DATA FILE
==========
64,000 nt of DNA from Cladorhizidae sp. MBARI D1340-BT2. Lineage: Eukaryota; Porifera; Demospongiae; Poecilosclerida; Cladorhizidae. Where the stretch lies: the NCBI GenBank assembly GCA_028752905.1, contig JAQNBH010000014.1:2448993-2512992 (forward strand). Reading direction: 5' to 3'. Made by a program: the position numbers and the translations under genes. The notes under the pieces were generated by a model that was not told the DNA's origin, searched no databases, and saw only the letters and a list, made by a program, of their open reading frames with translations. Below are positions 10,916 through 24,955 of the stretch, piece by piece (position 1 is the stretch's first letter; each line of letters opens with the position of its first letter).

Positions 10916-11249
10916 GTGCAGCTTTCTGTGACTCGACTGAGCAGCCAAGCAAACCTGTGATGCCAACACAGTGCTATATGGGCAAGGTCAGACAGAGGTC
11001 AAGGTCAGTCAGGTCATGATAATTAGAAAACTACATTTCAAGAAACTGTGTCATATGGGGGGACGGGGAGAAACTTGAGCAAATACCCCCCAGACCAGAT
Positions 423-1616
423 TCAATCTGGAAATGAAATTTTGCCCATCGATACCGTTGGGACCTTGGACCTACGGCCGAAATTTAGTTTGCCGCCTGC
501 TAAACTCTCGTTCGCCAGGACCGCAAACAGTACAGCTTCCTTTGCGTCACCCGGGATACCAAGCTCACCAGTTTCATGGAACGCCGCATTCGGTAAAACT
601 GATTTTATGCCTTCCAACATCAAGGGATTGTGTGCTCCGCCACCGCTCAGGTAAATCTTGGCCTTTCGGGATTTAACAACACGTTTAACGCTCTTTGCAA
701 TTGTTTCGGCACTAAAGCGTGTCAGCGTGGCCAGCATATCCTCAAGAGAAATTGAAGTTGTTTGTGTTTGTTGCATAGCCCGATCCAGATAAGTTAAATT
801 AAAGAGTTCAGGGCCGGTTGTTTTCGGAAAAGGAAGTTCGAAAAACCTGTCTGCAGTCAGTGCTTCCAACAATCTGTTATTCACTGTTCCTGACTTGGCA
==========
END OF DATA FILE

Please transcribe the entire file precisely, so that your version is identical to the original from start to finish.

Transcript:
64,000 nt of DNA from Cladorhizidae sp. MBARI D1340-BT2. Lineage: Eukaryota; Porifera; Demospongiae; Poecilosclerida; Cladorhizidae. Where the stretch lies: the NCBI GenBank assembly GCA_028752905.1, contig JAQNBH010000014.1:2448993-2512992 (forward strand). Reading direction: 5' to 3'. Made by a program: the position numbers and the translations under genes. The notes under the pieces were generated by a model that was not told the DNA's origin, searched no databases, and saw only the letters and a list, made by a program, of their open reading frames with translations. Below are positions 10,916 through 24,955 of the stretch, piece by piece (position 1 is the stretch's first letter; each line of letters opens with the position of its first letter).

Positions 10916-11249
10916 GTGCAGCTTTCTGTGACTCGACTGAGCAGCCAAGCAAACCTGTGATGCCAACACAGTGCTATATGGGCAAGGTCAGACAGAGGTC
11001 AAGGTCAGTCAGGTCATGATAATTAGAAAACTACATTTCAAGAAACTGTGTCATATGGGGGGACGGGGAGAAACTTGAGCAAATACCCCCCAGACCAGAT
Positions 423-1616
423 TCAATCTGGAAATGAAATTTTGCCCATCGATACCGTTGGGACCTTGGACCTACGGCCGAAATTTAGTTTGCCGCCTGC
501 TAAACTCTCGTTCGCCAGGACCGCAAACAGTACAGCTTCCTTTGCGTCACCCGGGATACCAAGCTCACCAGTTTCATGGAACGCCGCATTCGGTAAAACT
601 GATTTTATGCCTTCCAACATCAAGGGATTGTGTGCTCCGCCACCGCTCAGGTAAATCTTGGCCTTTCGGGATTTAACAACACGTTTAACGCTCTTTGCAA
701 TTGTTTCGGCACTAAAGCGTGTCAGCGTGGCCAGCATATCCTCAAGAGAAATTGAAGTTGTTTGTGTTTGTTGCATAGCCCGATCCAGATAAGTTAAATT
801 AAAGAGTTCAGGGCCGGTTGTTTTCGGAAAAGGAAGTTCGAAAAACCTGTCTGCAGTCAGTGCTTCCAACAATCTGTTATTCACTGTTCCTGACTTGGCA